Qin Dynasty (221 B. C. — 207 B. C.) —
Epoch of Great Unification
3 Emperors — 14 Years
Restoration Map of Royal Palace of the Qin Dynasty, the Epang Palace.
Facts about the Qin Dynasty
1 Qin Dynasty is the first unified empire with centralized power in Chinese history that applied the System of Prefectures and Counties, instead of the previous System of Enfeoffment.
2 Qin’s king Qin Shi Huang is the first emperor in the history of China; he never nominated a queen nor a crown prince.
3 The Qin Dynasty set the foundation of the political systems (The Three Councillors and Nine Ministers System) for the next 2000 years of history in China.
4 Qin Dynasty was believed the beginning of the “Great Unity” in Chinese culture.
Unearthed Jade Goblet of the Qin Dynasty — National Museum of China (Photo by Dongmaiying)
5 According to Shang Yang’s reform, commoners of Qin could get noble titles because of their military achievement, which was mainly based on how many heads of the enemies that one had cut out.
6 Measurement, currency, and language were unified in this era.
Unearthed Unified Scale Hammer of the Qin Dynasty — National Museum of China
7 Commerce industry was suppressed by administrative means, therefore, most merchants came back to be the peasants.
8 Qin Dynasty respected and applied Legalism.
9 According to Qin’s law, if a husband derailed, his wife could kill him legally.
Unearthed Bamboo Slips Recording the Laws of the Qin Dynasty — Hubei Museum
11 The first large-scale peasant uprising in Chinese history happened in the Qin Dynasty.
Unearthed Terracotta Warriors of the Qin Dynasty — Emperor Qinshihuang's Mausoleum Site Museum
Brief History of the Qin Dynasty
Defeating of other Six Kingdoms and Unifying of Middle Kingdom
Qin Shi Huang, one of the greatest emperors in Chinese history, established the first unified feudal imperial regime, the Qin Dynasty after the remarkable general Wang Jian and his son had perished the other six kingdoms.
Under Qin's governance, the measurement, currency, and language were unified, and standardized royal roads were constructed within the whole country.
Qin Shi Huang also commanded to build the Great Wall to defend the Huns in the North, and the Terra Cotta Warriors to guard his mausoleum underground.
Unearthed Bronze Chariot and Horses — Emperor Qinshihuang's Mausoleum Site Museum (Photo by Dongmaiying)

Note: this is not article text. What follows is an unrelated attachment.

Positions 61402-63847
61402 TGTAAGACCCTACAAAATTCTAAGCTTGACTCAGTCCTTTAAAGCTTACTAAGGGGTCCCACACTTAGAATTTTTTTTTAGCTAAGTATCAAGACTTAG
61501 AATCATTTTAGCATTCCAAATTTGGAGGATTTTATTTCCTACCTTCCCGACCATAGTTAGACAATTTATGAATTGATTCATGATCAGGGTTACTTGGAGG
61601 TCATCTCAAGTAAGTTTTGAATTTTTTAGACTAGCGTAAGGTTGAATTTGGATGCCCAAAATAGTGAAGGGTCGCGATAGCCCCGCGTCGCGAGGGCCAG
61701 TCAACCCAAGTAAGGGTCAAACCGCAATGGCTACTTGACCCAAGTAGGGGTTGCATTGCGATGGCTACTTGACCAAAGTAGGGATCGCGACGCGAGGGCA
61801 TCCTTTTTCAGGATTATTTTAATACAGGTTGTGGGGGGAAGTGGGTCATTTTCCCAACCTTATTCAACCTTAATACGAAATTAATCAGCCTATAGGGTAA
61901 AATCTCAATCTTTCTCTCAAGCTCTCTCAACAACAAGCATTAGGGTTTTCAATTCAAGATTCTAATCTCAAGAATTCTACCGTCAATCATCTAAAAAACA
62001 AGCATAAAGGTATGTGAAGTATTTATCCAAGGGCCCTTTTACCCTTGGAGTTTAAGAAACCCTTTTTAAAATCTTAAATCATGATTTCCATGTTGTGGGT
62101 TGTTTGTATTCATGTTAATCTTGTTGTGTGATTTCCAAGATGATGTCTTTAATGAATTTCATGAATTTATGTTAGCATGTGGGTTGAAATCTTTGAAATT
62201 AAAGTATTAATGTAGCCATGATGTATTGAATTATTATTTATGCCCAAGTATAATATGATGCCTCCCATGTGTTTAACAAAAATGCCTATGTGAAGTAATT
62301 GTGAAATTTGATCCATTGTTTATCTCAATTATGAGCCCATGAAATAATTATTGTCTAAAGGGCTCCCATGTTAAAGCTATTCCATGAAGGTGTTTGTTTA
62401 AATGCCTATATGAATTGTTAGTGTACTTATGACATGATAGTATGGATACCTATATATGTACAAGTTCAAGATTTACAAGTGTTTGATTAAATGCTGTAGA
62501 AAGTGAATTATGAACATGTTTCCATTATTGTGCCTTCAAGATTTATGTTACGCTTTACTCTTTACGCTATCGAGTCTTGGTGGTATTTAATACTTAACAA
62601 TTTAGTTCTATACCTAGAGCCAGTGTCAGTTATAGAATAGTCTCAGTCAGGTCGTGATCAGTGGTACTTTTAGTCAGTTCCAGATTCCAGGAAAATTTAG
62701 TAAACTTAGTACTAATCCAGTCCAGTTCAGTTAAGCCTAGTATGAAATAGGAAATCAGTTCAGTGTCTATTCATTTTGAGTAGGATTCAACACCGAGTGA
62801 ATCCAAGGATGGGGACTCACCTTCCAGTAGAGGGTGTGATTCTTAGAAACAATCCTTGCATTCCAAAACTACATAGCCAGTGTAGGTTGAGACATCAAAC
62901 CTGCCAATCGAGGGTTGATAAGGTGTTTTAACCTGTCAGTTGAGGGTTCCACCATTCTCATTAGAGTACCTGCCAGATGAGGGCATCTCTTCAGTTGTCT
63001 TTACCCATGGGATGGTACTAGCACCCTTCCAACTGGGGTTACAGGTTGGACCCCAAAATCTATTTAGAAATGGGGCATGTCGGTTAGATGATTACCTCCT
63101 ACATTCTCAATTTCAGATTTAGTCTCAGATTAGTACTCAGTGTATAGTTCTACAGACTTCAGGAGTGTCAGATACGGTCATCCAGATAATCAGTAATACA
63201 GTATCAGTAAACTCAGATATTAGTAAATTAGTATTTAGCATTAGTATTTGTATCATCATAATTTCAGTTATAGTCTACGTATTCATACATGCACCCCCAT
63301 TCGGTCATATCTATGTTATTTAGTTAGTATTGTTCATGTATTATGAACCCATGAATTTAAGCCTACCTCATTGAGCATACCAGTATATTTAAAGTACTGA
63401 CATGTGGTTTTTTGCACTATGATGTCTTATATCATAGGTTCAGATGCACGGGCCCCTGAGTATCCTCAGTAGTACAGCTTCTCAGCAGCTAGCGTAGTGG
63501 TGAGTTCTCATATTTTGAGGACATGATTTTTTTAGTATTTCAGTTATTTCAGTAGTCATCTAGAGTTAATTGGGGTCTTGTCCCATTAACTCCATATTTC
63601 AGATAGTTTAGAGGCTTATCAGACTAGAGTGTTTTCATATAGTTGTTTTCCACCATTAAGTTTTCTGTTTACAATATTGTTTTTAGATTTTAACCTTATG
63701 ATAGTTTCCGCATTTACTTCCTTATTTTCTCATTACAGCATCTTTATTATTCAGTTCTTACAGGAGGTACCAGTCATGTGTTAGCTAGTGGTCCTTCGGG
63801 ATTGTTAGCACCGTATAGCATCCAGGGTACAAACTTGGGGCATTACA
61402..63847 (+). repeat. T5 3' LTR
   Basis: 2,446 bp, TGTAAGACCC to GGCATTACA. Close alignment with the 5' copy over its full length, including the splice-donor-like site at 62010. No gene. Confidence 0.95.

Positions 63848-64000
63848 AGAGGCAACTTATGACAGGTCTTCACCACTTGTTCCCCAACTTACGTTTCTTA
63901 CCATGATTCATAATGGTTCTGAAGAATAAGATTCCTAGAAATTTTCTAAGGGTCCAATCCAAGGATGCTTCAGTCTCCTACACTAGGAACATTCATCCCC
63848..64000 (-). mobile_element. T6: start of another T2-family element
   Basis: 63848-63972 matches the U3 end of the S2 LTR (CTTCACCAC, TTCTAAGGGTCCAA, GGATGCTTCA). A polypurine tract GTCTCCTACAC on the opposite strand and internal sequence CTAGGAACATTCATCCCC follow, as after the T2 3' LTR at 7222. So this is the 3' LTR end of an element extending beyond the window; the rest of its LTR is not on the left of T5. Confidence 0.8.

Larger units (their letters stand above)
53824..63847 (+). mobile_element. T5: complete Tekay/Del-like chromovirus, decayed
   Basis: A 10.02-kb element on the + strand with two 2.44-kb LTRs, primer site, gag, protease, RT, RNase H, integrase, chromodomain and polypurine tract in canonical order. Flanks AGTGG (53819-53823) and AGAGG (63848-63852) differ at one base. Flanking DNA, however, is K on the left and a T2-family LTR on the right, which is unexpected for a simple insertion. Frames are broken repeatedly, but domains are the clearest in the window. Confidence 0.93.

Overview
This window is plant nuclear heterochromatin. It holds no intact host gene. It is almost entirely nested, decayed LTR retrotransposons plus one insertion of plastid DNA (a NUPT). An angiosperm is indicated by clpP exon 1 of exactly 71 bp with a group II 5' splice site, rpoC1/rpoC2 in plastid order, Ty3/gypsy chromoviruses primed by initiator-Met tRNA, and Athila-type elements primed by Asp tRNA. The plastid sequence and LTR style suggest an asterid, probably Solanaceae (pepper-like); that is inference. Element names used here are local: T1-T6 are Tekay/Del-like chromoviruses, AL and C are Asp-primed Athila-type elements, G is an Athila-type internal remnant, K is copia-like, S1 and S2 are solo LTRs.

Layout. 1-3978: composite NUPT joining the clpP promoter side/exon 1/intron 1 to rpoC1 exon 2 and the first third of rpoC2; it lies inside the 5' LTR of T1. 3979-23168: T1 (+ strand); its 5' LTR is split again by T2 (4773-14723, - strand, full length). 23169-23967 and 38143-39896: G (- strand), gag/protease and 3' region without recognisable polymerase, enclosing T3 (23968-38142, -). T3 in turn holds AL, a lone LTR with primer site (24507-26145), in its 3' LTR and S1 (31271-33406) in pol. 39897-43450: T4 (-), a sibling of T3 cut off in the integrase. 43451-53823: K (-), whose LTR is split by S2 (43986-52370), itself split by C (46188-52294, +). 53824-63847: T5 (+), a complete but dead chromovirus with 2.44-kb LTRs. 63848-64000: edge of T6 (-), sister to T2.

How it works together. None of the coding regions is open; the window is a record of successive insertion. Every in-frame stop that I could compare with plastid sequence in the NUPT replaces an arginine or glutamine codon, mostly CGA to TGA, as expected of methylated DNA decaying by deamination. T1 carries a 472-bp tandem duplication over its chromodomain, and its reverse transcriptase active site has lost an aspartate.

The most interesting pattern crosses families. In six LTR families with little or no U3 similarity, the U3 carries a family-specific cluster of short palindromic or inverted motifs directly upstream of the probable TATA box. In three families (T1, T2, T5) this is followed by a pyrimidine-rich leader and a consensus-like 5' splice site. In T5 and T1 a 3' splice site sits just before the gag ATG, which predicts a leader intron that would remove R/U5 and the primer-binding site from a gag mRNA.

Cruel Snatching of the Throne, Large Scale Rebellions and Falling of the Qin Dynasty
When Qin Shi Huang passed away in the year 210 B. C., his 18th son snatched the throne through conspiracy and assassinated all the other children of him.
The next year, because of heavy taxes, levies, severe laws, and the next emperor's incapability, a big peasant rebellion happened, and then followed by rebel forces of nobles of the former six kingdoms.
The whole nation fell into chaotic wars again.
Those uprising armies together defeated the main force of the Qin Empire.
Soon, the second emperor of Qin was forced to suicide. The third emperor ascended to the throne for less than a month, then he surrendered to King Liu Bang. A few days later, he was assassinated by King Xiangyu.
This was the official ending of the Qin Dynasty.
Then, those uprising armies kept fighting against each other, until Liu Bang defeated other forces and established another unified empire, the Han Dynasty.
Unearthed Sword and Armor of the Qin Dynasty — Emperor Qinshihuang's Mausoleum Site Museum
Systems of the Qin Dynasty
Around 25 million to 30 million
Three Councillors and Nine Ministers System
The emperor has the most paramount power; officers who were in charge of the military, administration, and supervision (Three Councillors) directly answer to the emperor.
The other nine departments (Nine Ministers) that managed finance, judiciary, ceremony, security, etc, were independent of each other and only listen to the emperor.
Independent vassal states were replaced by 48 counties that were in direct control by the central government, through assigning, monitoring, and assessing governors of each county.
Official Selection System:
Emperor assignment, recommendation, and regular assessment.
Certain amounts of farmland products; capitation tax; military or labor services.
Currency of the Qin Dynasty (Qin Ban Liang) —Shanghai Museum
Everyone in the kingdom had the obligation to fight in their army and protect their family.
More rewards were given to soldiers with military achievements, such as noble titles, money, exemption from duty, etc.
Private Ownership of Land, in which civilians can own, cultivate, and sell their farmland while paying taxes to their country.
Unearthed Eaves Tile of the Qin Dynasty — Shaanxi Provincial Institute of Archaeology (Photo by Dongmaiying)
Construction of the Dujiangyan Irrigation System (by Li Ping): As a UNESCO World Heritage Site, Dujiangyan is one of the greatest, most scientific irrigation systems in Chinese history, which is still in use today. It changed Chengdu from a place that frequently suffered from huge floods and severe drought to a cultivable, productive, and fertile region.
The Dujiangyan Irrigation System in Sichuan Province that is Still Functioning
Construction of the Great Wall and Terra Cotta Warriors.
Application of Greenhouse Cultivation.
Unearthed Multiplication Table on Bamboo Slips of the Qin Dynasty — National Museum of China
Unearthed Inlayed Silver Carriage Piece of the Qin Dynasty — British Museum (Photo by Dongmaiying)